Since the state space for tic-tac-toe is so small, you *could* store all the possible end game positions, and use rotations, but I think you're overthinking it a little.

Instead of storing a 3x3 array for the game board, use a 7x7 array, with the inner-most 3x3 for the game board. You should have at least three values that each square can represent -- something like `PLAYER_1`

, `PLAYER_2`

and `NONE`

. Initially, all values should be set to `NONE`

. Then, after every player's move, check all around the square that was chosen for for 3-in-a-row; 2 above, 2 below, 2 left, 2 right, 2 upper left, 2 lower right, 2 upper right, 2 lower left.

Why the 7x7 array? With a 7x7 array, you can safely search in all directions from any square in the 3x3 area without requiring `if`

statements to see if you're walking off the edge of the array. The board will look like this:

0 1 2 3 4 5 6
0 * * * * * * *
1 * * * * * * *
2 * * * * * * *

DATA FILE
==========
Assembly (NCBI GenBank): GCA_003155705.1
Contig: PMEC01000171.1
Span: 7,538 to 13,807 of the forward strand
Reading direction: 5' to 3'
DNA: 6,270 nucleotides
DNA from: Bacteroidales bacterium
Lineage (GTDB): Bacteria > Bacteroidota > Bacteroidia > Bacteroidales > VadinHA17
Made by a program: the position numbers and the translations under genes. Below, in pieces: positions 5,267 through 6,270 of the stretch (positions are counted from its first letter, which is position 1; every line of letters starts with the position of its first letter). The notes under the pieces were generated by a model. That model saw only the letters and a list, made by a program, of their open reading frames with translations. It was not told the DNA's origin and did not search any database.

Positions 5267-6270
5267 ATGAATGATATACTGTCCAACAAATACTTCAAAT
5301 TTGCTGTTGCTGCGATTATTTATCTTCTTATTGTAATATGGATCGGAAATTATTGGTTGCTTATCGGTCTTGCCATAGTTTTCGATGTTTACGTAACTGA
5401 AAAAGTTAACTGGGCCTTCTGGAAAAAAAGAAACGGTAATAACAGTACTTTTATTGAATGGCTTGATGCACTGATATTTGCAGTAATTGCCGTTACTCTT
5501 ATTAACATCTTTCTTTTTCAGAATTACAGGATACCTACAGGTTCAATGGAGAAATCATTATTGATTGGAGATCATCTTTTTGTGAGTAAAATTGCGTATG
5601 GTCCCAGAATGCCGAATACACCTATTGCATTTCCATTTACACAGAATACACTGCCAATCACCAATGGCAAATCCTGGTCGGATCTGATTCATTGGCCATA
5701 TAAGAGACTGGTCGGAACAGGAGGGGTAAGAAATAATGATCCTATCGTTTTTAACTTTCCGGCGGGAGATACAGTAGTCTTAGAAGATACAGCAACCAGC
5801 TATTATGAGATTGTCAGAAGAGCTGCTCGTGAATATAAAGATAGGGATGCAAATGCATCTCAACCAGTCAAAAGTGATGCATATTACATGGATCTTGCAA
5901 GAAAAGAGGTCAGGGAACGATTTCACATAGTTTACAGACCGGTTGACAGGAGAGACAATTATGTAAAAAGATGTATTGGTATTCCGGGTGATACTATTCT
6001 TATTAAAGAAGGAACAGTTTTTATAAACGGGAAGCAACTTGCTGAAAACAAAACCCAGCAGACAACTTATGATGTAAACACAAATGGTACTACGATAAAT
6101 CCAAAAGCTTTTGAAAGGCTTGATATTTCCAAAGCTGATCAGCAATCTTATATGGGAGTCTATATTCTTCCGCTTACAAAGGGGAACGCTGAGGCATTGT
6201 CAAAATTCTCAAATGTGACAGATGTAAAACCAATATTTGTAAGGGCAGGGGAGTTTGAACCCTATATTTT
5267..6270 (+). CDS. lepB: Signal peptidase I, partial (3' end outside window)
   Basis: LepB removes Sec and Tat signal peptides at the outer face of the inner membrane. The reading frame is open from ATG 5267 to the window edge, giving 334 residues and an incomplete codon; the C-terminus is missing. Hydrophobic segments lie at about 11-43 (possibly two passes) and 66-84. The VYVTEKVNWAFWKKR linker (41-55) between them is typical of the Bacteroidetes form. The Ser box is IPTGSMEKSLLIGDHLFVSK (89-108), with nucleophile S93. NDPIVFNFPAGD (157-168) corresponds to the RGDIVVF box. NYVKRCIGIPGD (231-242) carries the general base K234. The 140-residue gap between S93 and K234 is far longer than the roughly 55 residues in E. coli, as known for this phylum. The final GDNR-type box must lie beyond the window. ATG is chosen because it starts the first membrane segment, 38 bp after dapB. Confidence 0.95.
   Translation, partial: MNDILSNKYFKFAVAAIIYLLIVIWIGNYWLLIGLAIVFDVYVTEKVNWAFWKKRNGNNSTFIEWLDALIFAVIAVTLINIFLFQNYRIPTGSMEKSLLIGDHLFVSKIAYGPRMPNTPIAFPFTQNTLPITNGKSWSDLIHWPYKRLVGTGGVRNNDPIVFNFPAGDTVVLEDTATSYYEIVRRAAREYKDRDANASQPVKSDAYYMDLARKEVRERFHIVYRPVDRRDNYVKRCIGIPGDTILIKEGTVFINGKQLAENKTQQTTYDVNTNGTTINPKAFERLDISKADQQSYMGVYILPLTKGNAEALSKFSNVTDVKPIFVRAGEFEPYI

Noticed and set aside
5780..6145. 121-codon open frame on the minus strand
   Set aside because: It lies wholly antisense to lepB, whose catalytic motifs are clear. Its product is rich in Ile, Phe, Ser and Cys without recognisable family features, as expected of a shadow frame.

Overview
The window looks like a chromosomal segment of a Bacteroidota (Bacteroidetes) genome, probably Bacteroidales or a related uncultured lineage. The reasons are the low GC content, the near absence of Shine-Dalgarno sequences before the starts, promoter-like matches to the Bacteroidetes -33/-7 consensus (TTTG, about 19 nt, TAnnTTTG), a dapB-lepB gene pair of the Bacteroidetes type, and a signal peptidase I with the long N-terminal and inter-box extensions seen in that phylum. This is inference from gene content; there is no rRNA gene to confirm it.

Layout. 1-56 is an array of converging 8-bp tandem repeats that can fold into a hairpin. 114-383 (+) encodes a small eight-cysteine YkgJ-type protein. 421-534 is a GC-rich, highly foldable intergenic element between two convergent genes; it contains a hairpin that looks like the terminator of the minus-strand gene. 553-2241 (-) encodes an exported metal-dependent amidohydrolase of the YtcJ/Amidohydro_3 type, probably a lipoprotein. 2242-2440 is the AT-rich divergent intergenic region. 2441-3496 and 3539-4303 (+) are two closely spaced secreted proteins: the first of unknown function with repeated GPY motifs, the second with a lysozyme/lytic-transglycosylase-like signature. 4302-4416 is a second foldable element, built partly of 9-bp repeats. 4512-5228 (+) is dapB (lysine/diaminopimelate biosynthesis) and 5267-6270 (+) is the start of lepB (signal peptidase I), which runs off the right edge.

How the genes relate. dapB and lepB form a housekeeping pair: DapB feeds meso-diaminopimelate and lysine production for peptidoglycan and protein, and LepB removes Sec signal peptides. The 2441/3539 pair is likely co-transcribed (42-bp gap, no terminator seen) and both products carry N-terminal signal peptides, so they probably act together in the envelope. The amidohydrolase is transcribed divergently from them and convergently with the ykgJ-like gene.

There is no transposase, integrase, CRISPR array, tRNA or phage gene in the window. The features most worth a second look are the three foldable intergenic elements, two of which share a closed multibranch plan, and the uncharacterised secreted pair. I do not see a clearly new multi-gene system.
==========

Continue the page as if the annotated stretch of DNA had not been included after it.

3 * * * * * * *
4 * * * * * * *
5 * * * * * * *
6 * * * * * * *

For example, if the first player moves to, 0,0 on the tic-tac-toe board, that is the same as moving to 2,2 on the 7x7 board. When the move is made, you run a check all around the 2,2 square to see if there are three squares in a row that have the same value

- above: 2,0 and 2,1 and 2,2
- below: 2,2 and 2,3 and 2,4
- left: 0,2 and 1,2 and 2,2
- right: 2,2, and 2,3 and 2,4
- upper-left: 0,0 and 1,1 and 2,2
- upper-right: 2,2 and 3,1 and 4,0
- lower-left: 0,4 and 1,3 and 2,2
- lower-right: 2,2 and 3,3 and 4,4

Since the band of squares around the 3x3 board will always have the value `NONE`

, they can never trigger a winning condition.

If any of those all match the same player value (e.g. PLAYER_1 for the first player), then the game is over with a win. Else, if all squares are taken, the game is a draw.

I've used this for other similar games in the past and it works quite well.